Trump Supporters Have Good Reason to Be Mad Peter Morici | Apr 13, 2016
At the turn of the century, factories employed more workers than education and health care combined or professional and business services. Nowadays the latter two groups of industries both employ millions more Americans than those making things.
While many positions in education, health care and professional and business services pay well, those often require a college or advanced degree or expensive specialized training beyond high school, and nowadays girls do better in school than boys. And the grimy environment of many factories was appealing to men, a lot of jobs in the abovementioned sectors are as attractive or even more appealing to women.
Hence it is no surprise that the fortunes of women have been improving—the feminist revolution and rise in female labor force participation notwithstanding—and the nation now confronts a crisis of despondent men.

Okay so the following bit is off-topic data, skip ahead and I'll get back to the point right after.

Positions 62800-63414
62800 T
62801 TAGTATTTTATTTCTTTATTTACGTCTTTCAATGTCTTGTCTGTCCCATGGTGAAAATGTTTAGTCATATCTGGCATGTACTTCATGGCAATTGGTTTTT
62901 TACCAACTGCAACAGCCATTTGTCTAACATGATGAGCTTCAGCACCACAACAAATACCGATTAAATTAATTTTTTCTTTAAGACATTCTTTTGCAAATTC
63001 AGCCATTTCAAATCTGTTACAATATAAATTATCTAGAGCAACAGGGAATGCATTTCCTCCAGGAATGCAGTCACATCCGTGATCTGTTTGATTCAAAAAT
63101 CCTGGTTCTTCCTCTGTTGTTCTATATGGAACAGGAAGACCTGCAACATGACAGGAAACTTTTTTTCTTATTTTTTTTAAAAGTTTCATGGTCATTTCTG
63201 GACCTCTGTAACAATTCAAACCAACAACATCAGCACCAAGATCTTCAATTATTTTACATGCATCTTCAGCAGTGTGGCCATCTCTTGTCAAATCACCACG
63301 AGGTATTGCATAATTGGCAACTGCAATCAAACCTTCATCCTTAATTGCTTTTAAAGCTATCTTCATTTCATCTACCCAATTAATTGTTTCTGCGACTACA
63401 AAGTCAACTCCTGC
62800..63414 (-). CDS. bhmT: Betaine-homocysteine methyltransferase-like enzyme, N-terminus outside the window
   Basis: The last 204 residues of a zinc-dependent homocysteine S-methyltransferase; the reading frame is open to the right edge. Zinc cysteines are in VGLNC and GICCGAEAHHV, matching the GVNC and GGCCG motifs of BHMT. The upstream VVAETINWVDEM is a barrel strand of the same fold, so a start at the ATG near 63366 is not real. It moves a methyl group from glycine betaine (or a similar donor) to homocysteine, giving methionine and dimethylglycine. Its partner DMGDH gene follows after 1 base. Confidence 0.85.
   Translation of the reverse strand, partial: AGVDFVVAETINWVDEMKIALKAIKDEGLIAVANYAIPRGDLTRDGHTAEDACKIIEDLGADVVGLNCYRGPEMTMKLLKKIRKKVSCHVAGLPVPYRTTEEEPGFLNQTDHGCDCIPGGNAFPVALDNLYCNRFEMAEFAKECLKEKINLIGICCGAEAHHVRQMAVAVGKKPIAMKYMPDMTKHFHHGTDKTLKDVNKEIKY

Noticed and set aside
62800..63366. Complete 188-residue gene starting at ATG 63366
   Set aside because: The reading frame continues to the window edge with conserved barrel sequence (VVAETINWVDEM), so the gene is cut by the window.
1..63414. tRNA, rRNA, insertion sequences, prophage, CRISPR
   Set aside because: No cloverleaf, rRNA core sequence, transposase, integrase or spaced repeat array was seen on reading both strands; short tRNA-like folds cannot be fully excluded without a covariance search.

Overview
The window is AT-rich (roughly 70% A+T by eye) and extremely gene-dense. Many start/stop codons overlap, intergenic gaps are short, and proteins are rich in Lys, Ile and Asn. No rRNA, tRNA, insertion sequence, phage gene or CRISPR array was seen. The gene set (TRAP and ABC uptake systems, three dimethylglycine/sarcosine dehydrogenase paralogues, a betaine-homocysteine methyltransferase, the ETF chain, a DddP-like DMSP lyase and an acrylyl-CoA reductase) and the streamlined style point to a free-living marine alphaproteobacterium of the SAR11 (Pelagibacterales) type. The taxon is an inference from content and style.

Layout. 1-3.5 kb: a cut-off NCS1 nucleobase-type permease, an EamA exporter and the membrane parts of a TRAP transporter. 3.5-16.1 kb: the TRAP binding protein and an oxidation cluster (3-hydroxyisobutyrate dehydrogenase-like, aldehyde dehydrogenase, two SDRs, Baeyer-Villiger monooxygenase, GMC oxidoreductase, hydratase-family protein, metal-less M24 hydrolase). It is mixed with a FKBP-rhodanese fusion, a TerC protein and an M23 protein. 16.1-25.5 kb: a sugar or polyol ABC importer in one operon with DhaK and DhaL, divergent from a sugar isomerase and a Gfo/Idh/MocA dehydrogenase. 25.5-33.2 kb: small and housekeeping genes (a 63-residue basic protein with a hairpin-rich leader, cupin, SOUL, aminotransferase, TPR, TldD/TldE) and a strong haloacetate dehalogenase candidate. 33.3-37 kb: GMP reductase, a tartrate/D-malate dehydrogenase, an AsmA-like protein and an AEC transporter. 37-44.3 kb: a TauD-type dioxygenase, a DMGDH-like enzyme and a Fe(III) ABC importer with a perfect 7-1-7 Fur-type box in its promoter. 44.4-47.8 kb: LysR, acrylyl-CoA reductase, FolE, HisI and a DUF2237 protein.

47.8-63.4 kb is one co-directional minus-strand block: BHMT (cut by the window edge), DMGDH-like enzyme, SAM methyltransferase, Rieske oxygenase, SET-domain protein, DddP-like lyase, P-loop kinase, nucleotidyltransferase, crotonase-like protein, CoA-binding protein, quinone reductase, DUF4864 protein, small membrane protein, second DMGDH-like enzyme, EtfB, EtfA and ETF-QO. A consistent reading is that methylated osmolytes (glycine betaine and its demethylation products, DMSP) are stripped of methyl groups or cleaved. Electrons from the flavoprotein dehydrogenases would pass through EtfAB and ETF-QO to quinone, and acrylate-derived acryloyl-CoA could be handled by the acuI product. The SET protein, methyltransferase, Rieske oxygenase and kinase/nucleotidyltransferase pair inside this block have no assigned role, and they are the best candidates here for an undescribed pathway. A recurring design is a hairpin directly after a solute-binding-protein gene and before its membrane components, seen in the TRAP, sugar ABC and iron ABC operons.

Manufacturing has been a victim of its own success—productivity growth in manufacturing has outstripped other sectors of the economy creating a natural migration of job opportunities from factories to service—but international and domestic policies pursued by presidents dating back to Kennedy have exacerbated the plight of men without a college degree.
Free trade agreements have been advertised as jobs creators but the facts simply belie that claim. Whereas exports create jobs, imports destroy even more of them. The United States has a trade deficit on goods and services combined exceeding $500 billion. That kills 4 million jobs directly and at least another 2 million including from lost spending of workers initially displaced.
Manufacturing accounts for the lion’s share of the trade gap—especially goods from China and elsewhere in Asia that are often subsidized by national governments and benefit from artificially undervalued currencies. Presidents Bush and Obama have talked about fixing those practices, but the trade agreements they bring home make matters worse.
The South Korea Free Trade Agreement implemented on Obama’s watch has increased the trade deficit by more than $15 billion dollars and killed about 120,000 jobs—mostly in manufacturing.